Have you ever been extremely hungry or thirsty? How did you feel?
After my brother graduated from Arizona State University, I
flew out to meet him. On the way back to New Jersey, we stopped at the southern rim of the Grand Canyon. At 7am, I felt no hunger, no need for
breakfast. I did not recognize my own deep need for food. So, without breakfast, and without canteens, he and I descended the canyon. The canyon is a
mile deep, but the switchback path is five-miles long. The descent was very easy and fast. We virtually ran down because the switchbacks were so steep.
At the base of the canyon, we enjoyed wandering around. When the morning sun broke over the rim of the canyon, I suggested that we head back up. The
ascent was very difficult, very, very difficult. With the heat of the day beating on us, and with no food or drink in our bodies, I could walk or
half-crawl for only ten minutes, and then lie down and hide beside the wall of the canyon for five minutes. Five miles up a steep hill in my condition
became impossible for me. I was desperate for food and drink. Finally, some man with two young sons came down our path. All three of them had canteens.
I begged the man for a swig of water and a bite to eat. The man saw my need, and helped me. This bit of food and drink sustained me. I crawled up the
remainder of the switchback. At the top, I thanked God, and that man; and I promised God and myself that I would never do anything as stupid as starting
some task without having proper food and drink. Can you identify with a similar extreme hunger and thirst?
In the first reading today, the Israelites in the desert begged God for food and drink. God instructs Moses to tap a certain
rock, and water gushed forth. God sent manna to feed the people. And God instructed the people: "Do not forget the Lord, your God, who brought you out
of the land of Egypt, that place of slavery,
who brought forth water for you from the flinty rock and fed you in the desert with manna."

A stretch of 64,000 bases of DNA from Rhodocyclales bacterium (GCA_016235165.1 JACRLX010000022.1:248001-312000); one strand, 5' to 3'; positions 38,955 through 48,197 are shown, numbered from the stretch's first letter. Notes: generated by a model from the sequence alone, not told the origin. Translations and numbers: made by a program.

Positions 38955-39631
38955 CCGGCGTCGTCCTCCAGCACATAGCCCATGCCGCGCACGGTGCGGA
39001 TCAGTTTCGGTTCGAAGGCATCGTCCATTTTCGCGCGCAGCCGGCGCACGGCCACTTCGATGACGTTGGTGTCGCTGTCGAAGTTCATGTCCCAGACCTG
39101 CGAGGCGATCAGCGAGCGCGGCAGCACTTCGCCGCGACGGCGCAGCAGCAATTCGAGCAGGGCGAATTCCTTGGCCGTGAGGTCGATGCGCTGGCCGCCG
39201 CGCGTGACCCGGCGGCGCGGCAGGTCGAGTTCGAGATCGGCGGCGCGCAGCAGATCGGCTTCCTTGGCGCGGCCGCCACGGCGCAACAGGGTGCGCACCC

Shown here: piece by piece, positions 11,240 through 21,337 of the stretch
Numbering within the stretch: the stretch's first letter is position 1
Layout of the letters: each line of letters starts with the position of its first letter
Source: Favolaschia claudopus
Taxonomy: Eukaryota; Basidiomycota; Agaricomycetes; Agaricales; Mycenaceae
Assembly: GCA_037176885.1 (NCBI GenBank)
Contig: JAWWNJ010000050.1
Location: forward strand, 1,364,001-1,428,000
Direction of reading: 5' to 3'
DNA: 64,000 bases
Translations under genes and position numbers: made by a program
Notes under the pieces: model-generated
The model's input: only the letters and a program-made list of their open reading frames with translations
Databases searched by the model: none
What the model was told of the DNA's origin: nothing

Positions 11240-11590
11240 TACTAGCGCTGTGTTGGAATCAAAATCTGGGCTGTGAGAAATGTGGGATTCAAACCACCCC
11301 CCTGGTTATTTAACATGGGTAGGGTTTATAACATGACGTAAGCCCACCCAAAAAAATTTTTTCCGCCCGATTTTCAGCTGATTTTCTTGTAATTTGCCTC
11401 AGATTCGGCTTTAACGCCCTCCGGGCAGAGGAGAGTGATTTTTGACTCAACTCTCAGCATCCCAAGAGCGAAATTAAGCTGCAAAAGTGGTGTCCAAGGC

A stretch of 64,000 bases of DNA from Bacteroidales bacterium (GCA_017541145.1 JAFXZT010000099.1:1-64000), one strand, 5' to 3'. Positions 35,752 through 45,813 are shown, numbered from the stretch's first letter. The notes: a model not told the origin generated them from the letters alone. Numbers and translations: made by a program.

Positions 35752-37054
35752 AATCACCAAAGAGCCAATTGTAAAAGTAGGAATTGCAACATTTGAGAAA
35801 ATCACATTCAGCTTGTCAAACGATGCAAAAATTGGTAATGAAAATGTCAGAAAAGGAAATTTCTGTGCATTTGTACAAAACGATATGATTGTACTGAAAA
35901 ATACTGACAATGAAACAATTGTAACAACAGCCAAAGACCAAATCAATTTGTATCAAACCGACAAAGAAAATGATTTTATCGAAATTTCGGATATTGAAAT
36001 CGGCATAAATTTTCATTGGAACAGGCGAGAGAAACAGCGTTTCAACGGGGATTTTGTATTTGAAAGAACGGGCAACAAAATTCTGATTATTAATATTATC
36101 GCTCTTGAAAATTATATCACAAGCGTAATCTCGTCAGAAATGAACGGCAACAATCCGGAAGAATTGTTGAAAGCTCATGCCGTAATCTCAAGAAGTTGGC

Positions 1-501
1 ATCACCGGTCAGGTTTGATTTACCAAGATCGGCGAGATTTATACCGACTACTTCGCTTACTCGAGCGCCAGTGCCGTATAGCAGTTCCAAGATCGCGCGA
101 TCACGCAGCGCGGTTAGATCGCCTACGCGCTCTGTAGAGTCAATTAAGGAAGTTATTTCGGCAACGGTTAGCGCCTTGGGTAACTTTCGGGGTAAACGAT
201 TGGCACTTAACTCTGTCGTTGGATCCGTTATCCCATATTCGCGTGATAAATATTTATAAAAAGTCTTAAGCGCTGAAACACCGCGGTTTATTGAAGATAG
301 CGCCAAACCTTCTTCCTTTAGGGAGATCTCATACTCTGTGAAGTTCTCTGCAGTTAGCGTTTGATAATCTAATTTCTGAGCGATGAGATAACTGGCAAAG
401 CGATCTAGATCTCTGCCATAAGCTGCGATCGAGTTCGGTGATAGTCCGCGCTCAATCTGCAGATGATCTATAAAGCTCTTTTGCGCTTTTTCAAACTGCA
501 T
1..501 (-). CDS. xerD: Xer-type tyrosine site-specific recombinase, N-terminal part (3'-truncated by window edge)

In the gospels, we make the transition from physical food to spiritual food. The three Synoptic gospels report the Last Supper,
at which again, God gives his people food and drink. Jesus says, "This is my body which is given up for you. Take and eat it
This is my blood which is
shed for you. Take and drink it." And in John's gospel, chapter six begins with Jesus' feeding the 5,000; and ends with Jesus saying, I am the living
bread that came down from heaven. Whoever eats this bread will live forever.
Whoever eats my flesh and drinks my blood remains in me and I in him.
Unlike your ancestors who ate and still died, whoever eats this bread will live forever."
Two thousand years later, the Church which Jesus founded still supplies worldwide this food and drink to God's people. In every
Mass, the ordained priest provides for himself and the congregation the Body and Blood of Christ. Throughout two millennia, Christian people have
survived by way of this food. This food and drink looks like bread and wine, tastes like bread and wine, but by the words of Christ, and the power of
Christ which resides in and through the Church, this ordinary bread and wine becomes the sacrament of the Body and Blood of Christ. We consume what
Christ has given us. We receive the sacrament of divine life. This sacrament has a dozen names including bread of angels, the bread from heaven,
foretaste of eternal life.
Thank God for the Church's seven sacraments. A sacrament is a sign instituted by Christ to give grace. We believe that the gift
of participating in divine life results from receiving these sacraments, trusting that we are in proper state of grace to receive these sacraments.
Many of us know people who have given up their Catholic faith and religion. Ten percent of those who have drifted from the
Catholic Church join some other church or religion. Ninety percent just drift and live their lives with no religion. How sad that people walk away from
this bread from heaven, from receiving and sharing in this sacrament of divine life, of Jesus' own body and blood.
What brings Catholics back to the practice of their faith and religion? Studies show: the sacraments, especially the Eucharist;
and devotion to Mary.
Today, thank God for this feast of Corpus Christi. Thank God for this sacramental food and drink which nourish us. If you know
of any Catholics who have drifted from the practice of their faith, ask them if they miss the sacrament of the Eucharist, and the gift of divine life
which comes through the Eucharist. If they answer, "yes," there is great likelihood that they someday will return. If they answer, "no," I suspect they
are not yet sufficiently hungry. If and when they become desperately spiritually hungry, then they will return. Remember when I was desperately
physically hungry and thirsty at the base of the Grand Canyon. At the beginning of that long journey, I had not recognized even my own most basic need
for food. Only when I was desperate, did I reach out. If and when people experience a "felt need," then they are likely to reach out for what will
satisfy them, either physically; or in the case of the Eucharist, spiritually and eternally.
Read other homilies by Father O'Malley